Intern Spotlight: Whitney Magnuson
December 12, 2014
Whitney Magnuson is one of NCVLI’s Legal Externs for the Fall of 2014 and is in her third year at Lewis & Clark School of Law. She told us a little about her experience as an intern at NCVLI.
What did you know about victims’ rights before working at NCVLI?
I took Professor Beloof’s Crime Victims Seminar last spring, so I was familiar with the fundamentals of victims’ rights before externing at NCVLI, and curious as to how the burgeoning area of law was developing on a practical level. Working at NCVLI helped supplement my knowledge with hands-on experience.
What have you learned while working at NCVLI?
Fortunately, I had the opportunity to complete quite a few interesting research and writing projects along with more run-of-the-mill tasks like drafting case summaries and preparing sample pleadings. Specifically, I completed assignments involving the importance of redacting victims’ personal information from electronically accessible court records, the permissibility of involuntarily administering anti-psychotics to otherwise incapacitated defendants, and the controversy of using diversion programs in domestic violence cases - among many other interesting topics!
What did you do while working at NCVLI?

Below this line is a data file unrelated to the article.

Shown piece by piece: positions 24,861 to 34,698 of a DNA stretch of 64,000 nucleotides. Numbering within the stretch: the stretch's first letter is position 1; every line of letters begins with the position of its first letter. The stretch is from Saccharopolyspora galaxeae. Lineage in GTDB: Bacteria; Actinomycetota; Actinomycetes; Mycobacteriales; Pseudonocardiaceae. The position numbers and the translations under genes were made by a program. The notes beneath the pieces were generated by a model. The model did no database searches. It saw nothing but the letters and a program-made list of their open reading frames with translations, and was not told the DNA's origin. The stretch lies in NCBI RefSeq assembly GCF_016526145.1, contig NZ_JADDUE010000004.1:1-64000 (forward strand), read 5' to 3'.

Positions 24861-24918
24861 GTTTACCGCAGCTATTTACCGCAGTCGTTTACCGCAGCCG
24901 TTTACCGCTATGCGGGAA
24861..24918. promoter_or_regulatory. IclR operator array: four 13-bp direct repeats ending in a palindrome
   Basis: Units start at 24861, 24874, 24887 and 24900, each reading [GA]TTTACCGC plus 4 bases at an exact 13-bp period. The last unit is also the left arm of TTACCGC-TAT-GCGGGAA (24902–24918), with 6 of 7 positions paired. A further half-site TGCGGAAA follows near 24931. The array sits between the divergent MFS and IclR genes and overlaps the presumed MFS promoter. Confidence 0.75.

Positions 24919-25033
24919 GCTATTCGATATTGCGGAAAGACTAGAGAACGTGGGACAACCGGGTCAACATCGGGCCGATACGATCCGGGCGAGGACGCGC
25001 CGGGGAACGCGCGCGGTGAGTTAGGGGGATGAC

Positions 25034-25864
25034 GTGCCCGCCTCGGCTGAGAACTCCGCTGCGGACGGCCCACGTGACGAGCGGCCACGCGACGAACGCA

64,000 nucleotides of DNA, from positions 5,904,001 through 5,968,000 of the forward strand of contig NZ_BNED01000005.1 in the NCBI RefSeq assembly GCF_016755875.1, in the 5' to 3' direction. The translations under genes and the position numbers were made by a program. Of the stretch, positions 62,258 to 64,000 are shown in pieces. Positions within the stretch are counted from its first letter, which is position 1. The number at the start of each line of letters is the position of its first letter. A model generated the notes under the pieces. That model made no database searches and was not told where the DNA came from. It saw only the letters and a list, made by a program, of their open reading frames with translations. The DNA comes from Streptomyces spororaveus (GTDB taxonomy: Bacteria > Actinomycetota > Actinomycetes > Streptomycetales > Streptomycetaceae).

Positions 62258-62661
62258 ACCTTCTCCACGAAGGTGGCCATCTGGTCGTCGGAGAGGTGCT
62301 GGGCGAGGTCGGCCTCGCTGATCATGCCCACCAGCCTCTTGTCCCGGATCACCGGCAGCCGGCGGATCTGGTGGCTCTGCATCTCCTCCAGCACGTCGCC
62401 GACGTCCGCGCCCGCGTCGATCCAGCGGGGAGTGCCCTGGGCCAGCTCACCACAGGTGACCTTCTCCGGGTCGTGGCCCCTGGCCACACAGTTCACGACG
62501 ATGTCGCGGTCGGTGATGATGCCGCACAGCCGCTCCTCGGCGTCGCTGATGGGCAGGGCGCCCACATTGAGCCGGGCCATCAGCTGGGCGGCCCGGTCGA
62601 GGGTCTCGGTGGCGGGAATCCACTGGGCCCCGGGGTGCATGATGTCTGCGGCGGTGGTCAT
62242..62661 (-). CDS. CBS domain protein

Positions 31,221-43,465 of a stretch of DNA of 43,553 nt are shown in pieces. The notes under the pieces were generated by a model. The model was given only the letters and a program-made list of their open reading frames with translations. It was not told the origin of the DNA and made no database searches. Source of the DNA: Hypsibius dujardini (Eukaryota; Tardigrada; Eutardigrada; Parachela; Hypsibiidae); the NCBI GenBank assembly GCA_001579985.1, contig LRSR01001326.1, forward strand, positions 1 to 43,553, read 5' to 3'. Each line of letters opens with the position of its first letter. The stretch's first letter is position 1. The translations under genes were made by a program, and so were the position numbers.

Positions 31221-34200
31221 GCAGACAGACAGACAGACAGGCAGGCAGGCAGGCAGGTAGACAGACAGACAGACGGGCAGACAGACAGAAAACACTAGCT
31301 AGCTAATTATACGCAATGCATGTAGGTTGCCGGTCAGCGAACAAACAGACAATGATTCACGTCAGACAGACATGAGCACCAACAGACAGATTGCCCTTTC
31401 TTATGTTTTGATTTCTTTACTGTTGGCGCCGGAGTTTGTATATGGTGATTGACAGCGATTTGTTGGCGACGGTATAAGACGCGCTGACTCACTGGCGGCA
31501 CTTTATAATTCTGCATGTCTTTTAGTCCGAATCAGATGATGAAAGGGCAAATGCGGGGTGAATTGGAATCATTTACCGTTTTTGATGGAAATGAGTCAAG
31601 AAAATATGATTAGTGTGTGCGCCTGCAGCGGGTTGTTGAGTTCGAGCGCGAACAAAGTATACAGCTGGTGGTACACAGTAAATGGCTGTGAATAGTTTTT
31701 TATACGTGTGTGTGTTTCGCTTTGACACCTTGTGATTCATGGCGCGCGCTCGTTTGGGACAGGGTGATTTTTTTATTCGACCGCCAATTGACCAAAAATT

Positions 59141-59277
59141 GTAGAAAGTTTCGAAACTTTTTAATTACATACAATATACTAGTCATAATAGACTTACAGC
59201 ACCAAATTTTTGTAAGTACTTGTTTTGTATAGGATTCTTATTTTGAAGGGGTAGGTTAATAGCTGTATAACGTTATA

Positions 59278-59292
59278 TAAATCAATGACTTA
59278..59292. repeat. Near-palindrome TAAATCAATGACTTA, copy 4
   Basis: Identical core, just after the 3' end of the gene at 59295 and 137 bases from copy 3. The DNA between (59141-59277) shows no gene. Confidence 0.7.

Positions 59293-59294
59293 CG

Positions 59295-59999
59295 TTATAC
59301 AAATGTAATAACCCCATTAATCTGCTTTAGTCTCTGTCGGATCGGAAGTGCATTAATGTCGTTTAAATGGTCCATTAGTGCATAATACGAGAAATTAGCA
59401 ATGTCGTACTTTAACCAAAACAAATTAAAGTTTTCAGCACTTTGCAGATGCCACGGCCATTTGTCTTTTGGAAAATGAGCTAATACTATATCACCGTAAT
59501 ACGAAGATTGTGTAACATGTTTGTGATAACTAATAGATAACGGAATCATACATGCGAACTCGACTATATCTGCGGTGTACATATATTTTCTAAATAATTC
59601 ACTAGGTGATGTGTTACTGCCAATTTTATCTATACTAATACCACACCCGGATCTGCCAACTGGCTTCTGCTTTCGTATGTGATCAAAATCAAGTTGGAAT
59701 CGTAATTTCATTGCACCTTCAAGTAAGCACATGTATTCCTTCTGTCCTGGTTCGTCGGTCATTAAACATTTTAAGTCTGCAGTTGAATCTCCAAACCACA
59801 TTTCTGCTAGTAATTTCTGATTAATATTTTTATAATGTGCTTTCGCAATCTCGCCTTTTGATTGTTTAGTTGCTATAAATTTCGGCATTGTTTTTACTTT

Beyond the aforementioned research and writing assignments, which included drafting letters to judges, memos, and pleadings, I conducted intakes, which involved contacting victims and/or victim advocates about their legal issues and formulating appropriate responses. I was also able to attend staff meetings and participate in the webinars hosted by NCVLI.
How has working at NCVLI impacted you?
I came to NCVLI in part to explore the advantages and disadvantages of working in the non-profit world. The conversations I had with the NCVLI attorneys about their career choices and working in the private versus public sectors provided a great deal of food-for-thought. Ultimately, the relationships established and conversations enabled by my semester-long externship were the greatest benefit of my time with the organization.
What did you like most about working at NCVLI?
I loved working in a laid-back and close-knit office environment with people who were so passionate about their occupation. The attorneys at NCVLI are top-notch. They have high standards, but are simultaneously very encouraging, patient and friendly. Those factors made it easy to look forward to going to “work” for the day.
Was there anything you didn’t like about working at NCVLI?
Because recourse for victims has been established both constitutionally and statutorily, and many of the rights afforded victims are (or at least seem) very clear, I was surprised by the unnecessary hurdles created by judges and prosecutors in the pursuance of victims’ rights. Consequently, it often felt like we had to reinvent the wheel. The resistance from the legal community is seemingly due in large part to confusion, misapprehension, and misunderstanding about the role of victims in the criminal justice system, which was at times frustrating.